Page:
(PRWEB) June 26, 2014
On July 9th, 1864, the Battle of Monocacy was won by over 15,000 Confederate troops fighting against approximately 6,000 Union troops outside of Frederick, Maryland. Some of these troops may have been wearing body armor to protect themselves from bullets. This armor was very heavy and extremely uncomfortable to wear in hot weather. One hundred fifty years later, the thousands of Civil War reenactors that will descend on the same battlefields won’t need this armor during reenactments. However in 2014, they’ll need a different kind of protection.
These people will camp out, cook together, and reenact battles and other Civil War events. The hidden, unseen danger on the battlefield will show up as twice as many black legged ticks that are being detected along the eastern United States. These ticks are notorious for carrying Lyme disease and many other infections.
According to Tuft’s Professor Sam Telford, the large amount of snow this winter acts like a blanket to protect ticks. Plus the wet spring kept ticks from drying out. The University of Rhode Island Tick Encounter Center has also issued a high alert for the entire Northeast Mid-Atlantic Region based on data from tick tracking surveyors.
June and July are peak season for the tiny, hard to see nymph tick which are believed to be the main vector for transmitting Lyme disease. These months are also when many reenactment events are scheduled. These minuscule ticks can be the size of a comma “,” which can look like a piece of dirt, a scab, or a freckle on the body. According to tick analyses at Clongen Labs in Rockville, MD, these ticks can carry over sixty different germs, called co-infections, besides Lyme disease.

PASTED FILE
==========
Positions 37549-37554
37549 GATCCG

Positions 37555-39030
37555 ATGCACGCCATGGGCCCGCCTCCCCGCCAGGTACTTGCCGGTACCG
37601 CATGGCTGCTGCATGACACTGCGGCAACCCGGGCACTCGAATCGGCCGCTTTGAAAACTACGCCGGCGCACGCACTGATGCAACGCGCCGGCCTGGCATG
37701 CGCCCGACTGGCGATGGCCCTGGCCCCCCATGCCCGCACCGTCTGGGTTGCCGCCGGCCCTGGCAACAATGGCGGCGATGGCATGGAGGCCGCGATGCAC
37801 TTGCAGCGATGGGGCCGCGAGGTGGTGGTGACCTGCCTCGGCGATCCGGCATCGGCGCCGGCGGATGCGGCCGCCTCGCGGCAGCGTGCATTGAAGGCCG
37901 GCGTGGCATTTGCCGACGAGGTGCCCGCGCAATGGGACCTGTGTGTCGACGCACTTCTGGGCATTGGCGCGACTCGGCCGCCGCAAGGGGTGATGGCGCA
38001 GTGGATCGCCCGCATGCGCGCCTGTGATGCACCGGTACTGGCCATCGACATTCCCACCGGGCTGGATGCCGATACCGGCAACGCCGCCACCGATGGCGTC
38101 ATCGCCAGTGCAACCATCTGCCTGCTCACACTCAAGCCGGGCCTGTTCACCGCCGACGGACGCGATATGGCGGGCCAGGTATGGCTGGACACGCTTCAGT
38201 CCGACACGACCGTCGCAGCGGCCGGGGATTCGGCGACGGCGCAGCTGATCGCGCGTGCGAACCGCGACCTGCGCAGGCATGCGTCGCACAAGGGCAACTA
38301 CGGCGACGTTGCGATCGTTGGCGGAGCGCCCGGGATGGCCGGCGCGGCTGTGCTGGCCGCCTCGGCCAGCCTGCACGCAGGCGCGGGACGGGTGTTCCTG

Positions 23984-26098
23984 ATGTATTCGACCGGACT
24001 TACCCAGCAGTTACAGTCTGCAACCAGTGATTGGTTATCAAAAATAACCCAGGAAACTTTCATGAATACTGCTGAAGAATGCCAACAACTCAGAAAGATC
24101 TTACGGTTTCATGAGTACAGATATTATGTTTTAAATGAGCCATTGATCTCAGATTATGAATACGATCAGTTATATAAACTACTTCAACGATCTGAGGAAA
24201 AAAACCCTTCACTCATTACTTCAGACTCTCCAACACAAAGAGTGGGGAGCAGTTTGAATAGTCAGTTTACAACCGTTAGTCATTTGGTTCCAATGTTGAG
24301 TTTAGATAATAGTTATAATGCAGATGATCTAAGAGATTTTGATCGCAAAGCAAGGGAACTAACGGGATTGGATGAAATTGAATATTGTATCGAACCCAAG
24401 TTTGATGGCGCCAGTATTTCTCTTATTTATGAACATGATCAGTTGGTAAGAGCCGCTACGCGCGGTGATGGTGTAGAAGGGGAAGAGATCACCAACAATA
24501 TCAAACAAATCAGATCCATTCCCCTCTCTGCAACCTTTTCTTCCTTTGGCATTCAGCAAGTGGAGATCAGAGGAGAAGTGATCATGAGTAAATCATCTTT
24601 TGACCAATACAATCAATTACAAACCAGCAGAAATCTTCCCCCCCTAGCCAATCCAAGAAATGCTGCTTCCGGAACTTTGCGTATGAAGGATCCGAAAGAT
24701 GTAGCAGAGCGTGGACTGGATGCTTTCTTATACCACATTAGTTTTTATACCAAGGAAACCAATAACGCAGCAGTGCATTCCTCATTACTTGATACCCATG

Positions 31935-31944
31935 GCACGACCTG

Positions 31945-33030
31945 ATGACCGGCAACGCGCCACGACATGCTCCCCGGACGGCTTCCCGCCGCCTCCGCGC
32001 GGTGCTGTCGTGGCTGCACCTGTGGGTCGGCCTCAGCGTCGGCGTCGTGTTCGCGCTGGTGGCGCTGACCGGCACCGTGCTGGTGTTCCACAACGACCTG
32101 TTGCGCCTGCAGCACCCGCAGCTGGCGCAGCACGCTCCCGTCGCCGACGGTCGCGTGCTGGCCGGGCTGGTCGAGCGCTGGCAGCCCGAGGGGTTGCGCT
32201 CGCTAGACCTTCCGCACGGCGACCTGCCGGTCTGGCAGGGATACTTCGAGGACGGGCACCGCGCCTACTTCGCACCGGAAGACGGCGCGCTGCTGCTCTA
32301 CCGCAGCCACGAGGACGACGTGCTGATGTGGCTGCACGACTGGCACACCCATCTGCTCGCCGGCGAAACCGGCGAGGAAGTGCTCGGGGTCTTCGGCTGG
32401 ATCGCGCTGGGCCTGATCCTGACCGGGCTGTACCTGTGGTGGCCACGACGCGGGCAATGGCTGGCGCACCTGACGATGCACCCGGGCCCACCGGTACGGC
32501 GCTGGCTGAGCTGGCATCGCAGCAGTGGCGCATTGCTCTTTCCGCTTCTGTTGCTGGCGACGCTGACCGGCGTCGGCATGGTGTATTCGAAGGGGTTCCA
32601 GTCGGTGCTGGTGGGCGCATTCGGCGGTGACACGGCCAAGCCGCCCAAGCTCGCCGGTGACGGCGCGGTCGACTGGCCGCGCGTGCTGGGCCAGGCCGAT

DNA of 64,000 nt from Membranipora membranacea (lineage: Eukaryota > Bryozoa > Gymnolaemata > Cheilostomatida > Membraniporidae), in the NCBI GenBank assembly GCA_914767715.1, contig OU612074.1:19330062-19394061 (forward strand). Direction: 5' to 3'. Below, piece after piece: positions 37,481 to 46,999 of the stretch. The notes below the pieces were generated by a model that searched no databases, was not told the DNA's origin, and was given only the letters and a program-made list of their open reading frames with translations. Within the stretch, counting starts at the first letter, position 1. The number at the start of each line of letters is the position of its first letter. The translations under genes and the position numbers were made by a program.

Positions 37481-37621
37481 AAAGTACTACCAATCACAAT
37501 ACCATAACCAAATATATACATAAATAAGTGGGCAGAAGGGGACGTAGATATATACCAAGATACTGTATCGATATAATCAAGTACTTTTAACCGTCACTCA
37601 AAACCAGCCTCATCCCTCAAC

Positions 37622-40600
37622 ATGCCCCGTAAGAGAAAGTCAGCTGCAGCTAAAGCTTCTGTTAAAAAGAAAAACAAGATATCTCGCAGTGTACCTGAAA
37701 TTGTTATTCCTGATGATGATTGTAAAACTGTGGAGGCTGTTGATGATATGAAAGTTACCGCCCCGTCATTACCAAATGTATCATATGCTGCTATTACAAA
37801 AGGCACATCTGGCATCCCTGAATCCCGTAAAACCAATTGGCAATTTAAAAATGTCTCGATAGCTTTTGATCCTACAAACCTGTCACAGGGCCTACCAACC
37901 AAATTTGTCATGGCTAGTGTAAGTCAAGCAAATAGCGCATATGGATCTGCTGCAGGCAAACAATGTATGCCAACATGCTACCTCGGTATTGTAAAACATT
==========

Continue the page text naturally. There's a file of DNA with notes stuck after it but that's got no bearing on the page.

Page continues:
According to the CDC, only 10% of the people infected with Lyme disease are accurately diagnosed. This may be due to the fact that only a portion of people who are infected ever get a bulls-eye rash. Misdiagnoses may occur because a person’s symptoms can vary widely from joint pain, flu-like symptoms, fatigue, memory problems, dizziness, or anxiety. These can be misdiagnosed as different illnesses besides Lyme. Also, some people need several weeks after the tick bite to produce enough antibodies to get a positive western blot test for Lyme.
In 2013, there were 1194 cases of Lyme disease reported. According to CDC estimates, actual cases in Maryland are approximately 11,000 for last year. What can reenactors and their families do to protect themselves? They need to apply chemical or natural repellents and pesticides for deer ticks. Permethrin is a pesticide that can be applied to clothing, tents, and the ground to kill ticks. Safer’s Insecticide Soap is also an effective tick killer. Repellents containing DEET, Picardin, and IR3535 can be applied to the skin. Natural repellents can also help to keep ticks away.
Cedar essential oil is very effective at killing ticks. Natural repellents using lemon eucalyptus, citronella, geranium, and peppermint oils are also effective protection. Daily tick checks can help to prevent attachment. Tucking pants into socks helps to prevent ticks from crawling inside legs. Instead of body armor, Reenactors should use tick pesticides and wear tick protection this year to dodge the bullet of Lyme disease.
If you'd like more information on protection against ticks and natural treatments for Lyme disease and co-infections, or to schedule an interview with Greg Lee at 301/228-3764 or e-mail Greg at the above e-mail.